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Healthy Food

September 3, 1993 | MAX JACOBSON, SPECIAL TO THE TIMES; Max Jacobson reviews restaurants every Friday in Valley Life.
It is a balmy Wednesday evening and there are, including my table, only three parties on the newly remodeled terrace of Encino's Gourmet Grub. A radio food critic is seated right behind me, reveling in a plate of homemade turkey meatloaf. Another couple is schmoozing it up with chef and owner Mindy Lymperis as they pick through a pair of trendy mesclun salads. Everyone within earshot is talking about how delicious this food is.
September 22, 2009 | Cyndia Zwahlen
The Let's Be Frank food trailer parked most days outside the old Helms Bakery complex is no ordinary lunch wagon. The San Francisco company that operates the hot-dog vendor serves franks and sausages made from cows that ate only grass or pigs that were raised humanely. Customers also can choose turkey or soy dogs, all on buns from L.A. Breadworks. The small business was funded in part by venture capitalist Peter Rogers and his Dry Creek Ventures, which targets clean energy, water and food businesses.
The government Wednesday issued a definition for "healthy" foods that will almost certainly force manufacturers to either change the names or ingredients of many products. The U.S. Food and Drug Administration said foods labeled "healthy" must be low in fat, saturated fat, cholesterol and sodium. The agency said a "healthy" food must also contain at least 10% of the recommended daily value of either Vitamin A, Vitamin C, iron, calcium, protein or fiber.
July 9, 2011 | By Andrew Seidman, Washington Bureau
WASHINGTON--Advertisers and food and beverage industry officials called the government's new guidelines for advertising directed toward children a "reckless" maneuver in light of today's fragile economy. After Congress asked the Federal Trade Commission, along with three other federal agencies, to develop a strategy to target childhood obesity, the FTC released a set of guidelines in April. They call on advertisers to encourage children to choose healthy foods and to limit the amount of saturated fat, trans fat, added sugars and sodium in food marketed to children.
It's probably not the best-known fact in supermarket circles, but Borden Inc. is fast becoming to pasta what Anheuser-Busch is to beer. In the last five years, the company that's better known for Elsie the cow has nearly quadrupled its worldwide pasta sales to an estimated $800 million in 1991. Borden holds 34% of the national pasta market, has the country's only true national brand with Creamette and doesn't appear to be reaching a comfort zone.
June 23, 2011 | By Daniela Hernandez, Los Angeles Times
Public Enemy No. 1 in America's battle of the bulge isn't cupcakes, soda or double bacon cheeseburgers. It's the simple potato, according to Harvard University researchers. Daily consumption of an extra serving of spuds — French fries, crispy chips, mashed with butter and garlic, or simply boiled or baked — was found to cause more weight gain than downing an additional 12-ounce can of a sugary drink or taking an extra helping of red or processed meats. Altogether, after tracking the good and bad diet and lifestyle choices of more than 120,000 health professionals from around the country for at least 12 years, the research team calculated that participants gained an average of 0.8 of a pound a year, close to the U.S. average, according to a report published in Thursday's edition of the New England Journal of Medicine.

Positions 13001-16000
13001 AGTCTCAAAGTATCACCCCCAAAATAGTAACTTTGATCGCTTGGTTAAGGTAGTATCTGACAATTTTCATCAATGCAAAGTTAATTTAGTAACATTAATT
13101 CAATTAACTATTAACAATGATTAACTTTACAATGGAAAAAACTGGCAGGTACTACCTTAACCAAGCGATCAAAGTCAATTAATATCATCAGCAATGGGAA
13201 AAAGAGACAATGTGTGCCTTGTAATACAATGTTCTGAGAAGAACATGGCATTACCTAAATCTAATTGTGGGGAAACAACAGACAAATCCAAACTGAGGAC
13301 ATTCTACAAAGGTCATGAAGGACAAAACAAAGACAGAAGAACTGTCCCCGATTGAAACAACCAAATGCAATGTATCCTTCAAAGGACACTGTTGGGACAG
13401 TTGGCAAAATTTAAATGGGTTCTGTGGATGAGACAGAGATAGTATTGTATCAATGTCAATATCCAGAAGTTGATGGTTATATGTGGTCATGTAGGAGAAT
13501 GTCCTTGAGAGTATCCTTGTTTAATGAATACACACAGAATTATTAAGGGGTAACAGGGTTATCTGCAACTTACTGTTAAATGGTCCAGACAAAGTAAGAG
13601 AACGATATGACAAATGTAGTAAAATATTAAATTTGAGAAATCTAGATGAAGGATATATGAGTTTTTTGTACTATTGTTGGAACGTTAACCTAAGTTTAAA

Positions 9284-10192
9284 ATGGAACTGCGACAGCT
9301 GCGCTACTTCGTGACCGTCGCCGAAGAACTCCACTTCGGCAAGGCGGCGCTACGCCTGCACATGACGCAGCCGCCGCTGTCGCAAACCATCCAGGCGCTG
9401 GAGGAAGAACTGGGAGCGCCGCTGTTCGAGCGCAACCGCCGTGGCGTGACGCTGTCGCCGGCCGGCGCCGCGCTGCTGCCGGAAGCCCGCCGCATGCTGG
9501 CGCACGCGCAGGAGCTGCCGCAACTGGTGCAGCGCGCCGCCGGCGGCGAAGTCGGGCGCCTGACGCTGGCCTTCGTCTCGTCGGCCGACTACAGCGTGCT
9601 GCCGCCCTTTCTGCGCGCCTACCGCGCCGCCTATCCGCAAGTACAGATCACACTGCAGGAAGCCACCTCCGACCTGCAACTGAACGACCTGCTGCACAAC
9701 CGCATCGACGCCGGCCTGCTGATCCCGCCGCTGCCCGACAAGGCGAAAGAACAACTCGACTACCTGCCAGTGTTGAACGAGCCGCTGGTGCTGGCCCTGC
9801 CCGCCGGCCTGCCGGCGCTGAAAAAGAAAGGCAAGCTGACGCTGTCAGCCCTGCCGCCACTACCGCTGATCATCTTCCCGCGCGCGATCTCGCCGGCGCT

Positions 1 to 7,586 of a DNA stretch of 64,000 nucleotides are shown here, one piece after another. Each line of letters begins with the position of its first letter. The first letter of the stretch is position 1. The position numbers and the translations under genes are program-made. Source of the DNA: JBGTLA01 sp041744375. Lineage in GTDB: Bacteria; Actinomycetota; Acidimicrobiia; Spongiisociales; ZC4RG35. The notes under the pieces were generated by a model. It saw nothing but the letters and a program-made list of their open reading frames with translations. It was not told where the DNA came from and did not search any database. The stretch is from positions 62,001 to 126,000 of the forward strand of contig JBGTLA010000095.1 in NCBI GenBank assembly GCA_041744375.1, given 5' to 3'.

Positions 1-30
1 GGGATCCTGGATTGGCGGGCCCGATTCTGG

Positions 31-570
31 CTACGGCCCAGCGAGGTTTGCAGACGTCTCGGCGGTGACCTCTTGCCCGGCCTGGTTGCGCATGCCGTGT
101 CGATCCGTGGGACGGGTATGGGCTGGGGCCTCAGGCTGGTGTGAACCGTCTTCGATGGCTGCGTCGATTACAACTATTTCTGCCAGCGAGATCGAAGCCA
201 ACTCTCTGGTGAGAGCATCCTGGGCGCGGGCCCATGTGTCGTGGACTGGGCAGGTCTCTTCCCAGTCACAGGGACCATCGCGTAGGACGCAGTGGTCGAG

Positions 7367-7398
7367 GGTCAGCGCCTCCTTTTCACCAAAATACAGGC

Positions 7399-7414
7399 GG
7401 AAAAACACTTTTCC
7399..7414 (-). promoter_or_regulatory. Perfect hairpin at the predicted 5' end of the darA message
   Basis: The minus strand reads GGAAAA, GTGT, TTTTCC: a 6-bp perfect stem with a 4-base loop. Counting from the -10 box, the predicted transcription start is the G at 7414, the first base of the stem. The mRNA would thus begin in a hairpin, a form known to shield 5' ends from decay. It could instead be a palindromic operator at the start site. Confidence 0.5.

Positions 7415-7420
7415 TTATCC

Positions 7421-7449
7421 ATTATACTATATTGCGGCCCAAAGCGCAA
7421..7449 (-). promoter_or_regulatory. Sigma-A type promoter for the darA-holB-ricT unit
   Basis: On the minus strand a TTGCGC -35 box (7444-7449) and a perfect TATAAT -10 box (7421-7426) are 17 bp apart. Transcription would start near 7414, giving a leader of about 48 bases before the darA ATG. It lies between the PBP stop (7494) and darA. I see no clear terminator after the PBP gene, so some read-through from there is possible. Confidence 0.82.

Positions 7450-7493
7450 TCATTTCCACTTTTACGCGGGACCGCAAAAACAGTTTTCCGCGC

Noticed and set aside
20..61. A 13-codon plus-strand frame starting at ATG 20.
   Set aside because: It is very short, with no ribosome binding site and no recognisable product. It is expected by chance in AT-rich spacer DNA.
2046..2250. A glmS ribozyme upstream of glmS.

May 21, 2006 | Barbara Demick, Times Staff Writer
One might call it the chicken soup of Korea. For years, Koreans have clung to the notion that kimchi, the pungent fermented cabbage that is synonymous with their culture, has mystical properties that ward off disease. But what was once little more than an old wives' tale has become the subject of serious research, as South Korean scientists put kimchi under their microscopes.
December 17, 2011 | By Teresa Watanabe, Los Angeles Times
It's lunchtime at Van Nuys High School and students stream into the cafeteria to check out the day's fare: black bean burgers, tostada salad, fresh pears and other items on a new healthful menu introduced this year by the Los Angeles Unified School District. But Iraides Renteria and Mayra Gutierrez don't even bother to line up. Iraides said the school food previously made her throw up, and Mayra calls it "nasty, rotty stuff. " So what do they eat? The juniors pull three bags of Flamin' Hot Cheetos and soda from their backpacks.
June 13, 2012
The Good Food Revolution Growing Healthy Food, People and Communities Will Allen with Charles Wilson Gotham Books: 272 pp., $26
May 7, 2012 | By Melissa Healy, Los Angeles Times/For the Booster Shots Blog
Obesity in the United States is projected to continue its rise over the next 18 years, extending to 42% of Americans by 2030, according to a study released Monday by the Centers for Disease Control and Prevention. That expected growth in the proportion of obese Americans -- up from 34% -- contained good news and bad: Obesity's growth has slowed from the record-setting pace that has marked most of the last three decades; at the same time, the numbers of the severely obese -- those carrying 80 or more pounds more than the healthy, normal weight for their height -- is expected to grow by 130%.
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